|Einstein, for all his influence on quantum theory, did not like it, referring disparagingly to the strange behaviour of particles as "spooky action." Quantum physics is a conundrum, on one hand generating real world technologies—nuclear power, transistors, global positioning systems—yet at the same time it remains full of mysteries. In the dual slit experiment a given particle may seem to be in two places at once, in the case of entanglement two particles may seem to be actually communicating with one another, and over vast distances at that.
We can maybe be forgiven for drawing parallels to the 17th century scientist and philosopher, Gottfried Wilhelm von Leibniz, who believed that the universe is made up of small particles called monads that are charged with free will. It is important to be careful with the term "free will." I don't think Leibniz meant that particles are sentient, but rather that they are aware of one another's behaviour, and together create a harmonic whole. Says Leibniz:
...it must be said that there is nothing in things except simple substances, and, in them, nothing but perception and appetite. Moreover, matter and motion are not so much substances or things as they are the phenomena of percipient beings, the reality of which is located in the harmony of each percipient with itself (with respect to different times) and with other percipients. (quoted from the Oxford Companion to Philosophy)
As Siobhan Roberts reported in Toronto's Globe and Mail (March 19, 2005),two mathematicians from Princeton recently claimed to have proven that fundamental particles have free will. This claim was disputed by Hans Halvorson, a Princeton philosopher:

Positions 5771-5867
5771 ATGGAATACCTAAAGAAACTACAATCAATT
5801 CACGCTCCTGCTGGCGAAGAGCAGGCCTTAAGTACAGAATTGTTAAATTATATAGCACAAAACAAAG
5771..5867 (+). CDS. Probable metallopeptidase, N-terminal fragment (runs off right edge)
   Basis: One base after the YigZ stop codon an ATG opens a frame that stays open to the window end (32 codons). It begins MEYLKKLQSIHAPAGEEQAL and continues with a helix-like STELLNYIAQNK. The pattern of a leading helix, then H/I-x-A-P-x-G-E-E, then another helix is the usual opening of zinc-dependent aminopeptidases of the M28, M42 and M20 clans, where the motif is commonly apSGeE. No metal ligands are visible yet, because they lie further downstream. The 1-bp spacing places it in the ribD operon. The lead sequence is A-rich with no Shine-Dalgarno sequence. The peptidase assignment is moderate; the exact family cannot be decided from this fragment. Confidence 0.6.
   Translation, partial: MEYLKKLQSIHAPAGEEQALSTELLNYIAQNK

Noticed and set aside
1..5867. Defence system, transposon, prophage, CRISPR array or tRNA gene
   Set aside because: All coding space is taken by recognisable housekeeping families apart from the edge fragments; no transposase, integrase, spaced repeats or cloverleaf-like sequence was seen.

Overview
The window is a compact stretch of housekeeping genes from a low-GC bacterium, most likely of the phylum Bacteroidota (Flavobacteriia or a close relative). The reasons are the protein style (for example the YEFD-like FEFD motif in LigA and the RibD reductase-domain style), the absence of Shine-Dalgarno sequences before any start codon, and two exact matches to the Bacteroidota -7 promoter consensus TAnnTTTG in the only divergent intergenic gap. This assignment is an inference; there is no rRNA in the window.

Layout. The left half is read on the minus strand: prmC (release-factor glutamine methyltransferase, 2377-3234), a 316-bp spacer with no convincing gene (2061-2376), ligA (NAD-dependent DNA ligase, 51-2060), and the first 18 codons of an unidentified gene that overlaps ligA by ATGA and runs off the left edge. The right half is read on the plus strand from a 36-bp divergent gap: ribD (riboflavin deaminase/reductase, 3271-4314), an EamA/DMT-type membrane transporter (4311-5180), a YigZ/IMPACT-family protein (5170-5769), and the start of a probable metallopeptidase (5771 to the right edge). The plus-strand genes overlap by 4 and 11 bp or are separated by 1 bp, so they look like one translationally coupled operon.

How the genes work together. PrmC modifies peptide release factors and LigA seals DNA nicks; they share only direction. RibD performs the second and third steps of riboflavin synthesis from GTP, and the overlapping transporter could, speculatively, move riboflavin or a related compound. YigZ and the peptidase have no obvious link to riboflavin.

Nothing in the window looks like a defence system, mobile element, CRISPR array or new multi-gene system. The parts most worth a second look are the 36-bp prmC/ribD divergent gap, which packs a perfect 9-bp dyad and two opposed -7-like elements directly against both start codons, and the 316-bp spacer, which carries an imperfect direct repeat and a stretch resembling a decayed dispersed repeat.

In fact, what it seems is that [they] proved indeterminism -- that the future is not fixed by the past. There are good arguments that free will and indeterminism don't have a lot to do with one another."
Dr. Conway and Dr. Kochen rebut.
Kochen: There is no essential difference [between free will and determinism]. We're not talking about free will as a moral decision, about good and evil, or whether or not you should divorce your wife. If the experimenter's choice is to be called 'free will,' I don't see why one may not use 'free will' for the same property of the particle.
It seems as if these guys are playing a little fast and loose with the language. The existential wilderness of weird tiny particles should not open the door for us to start imposing mushy human narratives on everything.
Conway: The world is a wonderful, willful place. Where does free will come from? Well, we're made of particles. So probably, somehow, our own free will is derived from that of the particles we're made of....
Philosopher Mary Midgley takes scientist Richard Dawkins to task for his use of metaphor in her essay Gene-juggling:
Every metaphor suggests a model; indeed, a model is itself a metaphor, but one which has been carefully pruned. Certain branches of it are safe; others are not, and it is the first business of somebody who proposes a new model to make this distinction clear. Once this is done, the unusable parts of the original metaphor must be sharply avoided; it is no longer legitimate to use them simply as stylistic devices."